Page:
Measuring and Qualifying Website Traffic
Every webmaster's goal is to increase traffic to his or her website, i.e. increase the number of visits everyday. Therefore, it is essential to have indicators that, on the one hand, facilitate the measurement of how website traffic is evolving (which is called both "audience monitoring" and "website metering") and, on the other hand, identify the audience in order to provide content that is closer to what the website's visitors want.
Generally there are thought to be two types of studies:
- Site-Centric Measurement
- User-Centric Measurement, performed mostly with a panel of users
Measuring and defining a website's traffic are two methods for measuring a website's effectiveness in order to permanently improve its quality.
How to Measure a Website's Traffic
There are three solutions for measuring a website's traffic:
- Exploiting the web server's logs (log files) by using a specific tool. This involves choosing a tool capable of analysing web server log files and creating a control panel containing the website's main traffic indicators
- Developing an ad-hoc statistics system. It is possible on a website to store visitor information each time a visitor loads a page in order to use that information at a later date. For websites with high traffic flow, this type of mechanism can cause the processor to become heavily loaded and the disk space to be more full, especially if the collected data are stored in a database management system
- Using a "traffic measurement" service. This system consists of inserting a "marker or "tag" on each page so that the traffic measuring service can collect the data on a server. The advantage of this type of service is that it conserves material resources because all of the processing is done on a remote server. What is more, the company offering this service is responsible for upgrading the indicators and control panels so as to be constantly in sync with the evolution of Internet access technology and web browsers. However, the statistics gathered this way will not necessarily be exhaustive because:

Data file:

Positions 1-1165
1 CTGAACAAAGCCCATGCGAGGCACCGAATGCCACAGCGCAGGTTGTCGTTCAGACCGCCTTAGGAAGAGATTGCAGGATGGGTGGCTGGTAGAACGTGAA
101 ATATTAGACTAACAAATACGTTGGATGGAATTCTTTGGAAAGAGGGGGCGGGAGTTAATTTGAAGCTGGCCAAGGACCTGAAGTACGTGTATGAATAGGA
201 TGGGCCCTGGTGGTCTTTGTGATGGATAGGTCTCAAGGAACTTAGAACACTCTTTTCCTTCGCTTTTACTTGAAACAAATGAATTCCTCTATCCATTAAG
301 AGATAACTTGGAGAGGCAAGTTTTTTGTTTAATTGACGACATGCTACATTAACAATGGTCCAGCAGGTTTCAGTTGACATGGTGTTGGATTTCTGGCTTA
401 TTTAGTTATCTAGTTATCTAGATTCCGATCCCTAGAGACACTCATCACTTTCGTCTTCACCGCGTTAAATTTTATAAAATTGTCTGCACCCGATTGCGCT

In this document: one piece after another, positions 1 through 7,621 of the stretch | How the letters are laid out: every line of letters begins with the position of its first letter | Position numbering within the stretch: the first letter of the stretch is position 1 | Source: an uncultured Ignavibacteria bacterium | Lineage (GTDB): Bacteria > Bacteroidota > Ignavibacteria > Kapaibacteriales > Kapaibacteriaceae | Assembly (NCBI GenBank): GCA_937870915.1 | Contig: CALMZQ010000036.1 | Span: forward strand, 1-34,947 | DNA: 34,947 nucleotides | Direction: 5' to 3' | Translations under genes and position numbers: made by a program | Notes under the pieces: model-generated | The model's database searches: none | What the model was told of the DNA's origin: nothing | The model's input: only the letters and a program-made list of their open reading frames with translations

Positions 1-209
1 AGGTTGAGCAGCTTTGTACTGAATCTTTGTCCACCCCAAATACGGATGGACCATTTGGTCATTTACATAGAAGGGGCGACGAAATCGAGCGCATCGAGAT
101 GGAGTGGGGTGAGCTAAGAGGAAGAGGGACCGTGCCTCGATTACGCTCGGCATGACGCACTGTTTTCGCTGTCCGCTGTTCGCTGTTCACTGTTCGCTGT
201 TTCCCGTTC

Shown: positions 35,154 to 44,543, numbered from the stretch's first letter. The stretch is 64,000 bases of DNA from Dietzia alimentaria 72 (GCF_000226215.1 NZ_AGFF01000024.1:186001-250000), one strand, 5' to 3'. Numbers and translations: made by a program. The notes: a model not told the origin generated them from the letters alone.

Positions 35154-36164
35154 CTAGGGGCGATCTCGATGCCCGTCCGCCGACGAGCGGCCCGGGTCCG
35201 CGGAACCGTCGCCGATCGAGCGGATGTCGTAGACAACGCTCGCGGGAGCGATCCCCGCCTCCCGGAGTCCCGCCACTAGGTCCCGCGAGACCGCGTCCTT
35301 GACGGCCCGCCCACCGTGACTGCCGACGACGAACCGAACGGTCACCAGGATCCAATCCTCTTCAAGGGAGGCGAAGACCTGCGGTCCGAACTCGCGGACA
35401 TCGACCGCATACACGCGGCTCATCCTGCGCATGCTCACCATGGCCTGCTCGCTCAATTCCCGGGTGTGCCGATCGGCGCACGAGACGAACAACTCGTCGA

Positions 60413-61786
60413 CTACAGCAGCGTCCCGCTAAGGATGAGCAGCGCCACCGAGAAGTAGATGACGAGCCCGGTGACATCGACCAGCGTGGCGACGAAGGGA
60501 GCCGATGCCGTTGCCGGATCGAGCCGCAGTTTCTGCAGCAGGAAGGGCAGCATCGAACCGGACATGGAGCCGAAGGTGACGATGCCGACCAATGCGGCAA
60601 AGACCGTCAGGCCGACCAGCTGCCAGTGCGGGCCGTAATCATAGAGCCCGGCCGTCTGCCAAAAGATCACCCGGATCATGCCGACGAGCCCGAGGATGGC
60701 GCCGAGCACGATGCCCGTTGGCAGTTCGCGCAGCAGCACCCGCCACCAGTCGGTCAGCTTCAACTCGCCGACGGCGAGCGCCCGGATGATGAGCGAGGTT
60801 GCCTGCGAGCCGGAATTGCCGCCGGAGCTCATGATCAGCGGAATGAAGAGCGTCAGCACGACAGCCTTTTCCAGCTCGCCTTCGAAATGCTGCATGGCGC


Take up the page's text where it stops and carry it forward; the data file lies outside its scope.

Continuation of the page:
- some users stop loading pages before the tag code is downloaded
- intermediate proxy servers are likely to impede the page from loading
- security infrastructures and firewalls in particular can block information from being uploaded
The terminology of website statistics and traffic indicators is relatively complex and often varies from one tool to another. But when they are used in comparative and marketing research, traffic indicators only make sense when the terms being used correspond to a common comparative base ("you don't compare cabbage and carrots"). It is particularly important to master the definition of each one of the indicators.
Thus, the goal here is to make sense of the different terms used in the area of traffic measurement. Most of the indicators defined below stem from projects carried out by the French organization CESP (Centre d'étude des supports de la publicité, or the Advertising Medium Research Centre).
A "page view" is when a page is completely loaded after the user performs an action (e.g. a click) on the page.
The "page view" concept is vague because it depends highly on each website's architecture. Thus, a page containing frames runs the risk of not being counted in the same way that a simple webpage is.
A session is the period of time that corresponds to the uninterrupted browsing of a website. Any period of inactivity of over 30 minutes is considered an interruption.
A visit is defined as browsing a website during a session, no matter how many pages are browsed.
A visit is qualified by a period of time (day, week, month). Thus, there are daily, weekly and monthly visits. The number of visits indicates the number of workstations that access a website over a given period of time.
A "visiteur" is an individual. Thus, the "number of visitors" is the number of individual who went to a website over a given period of time.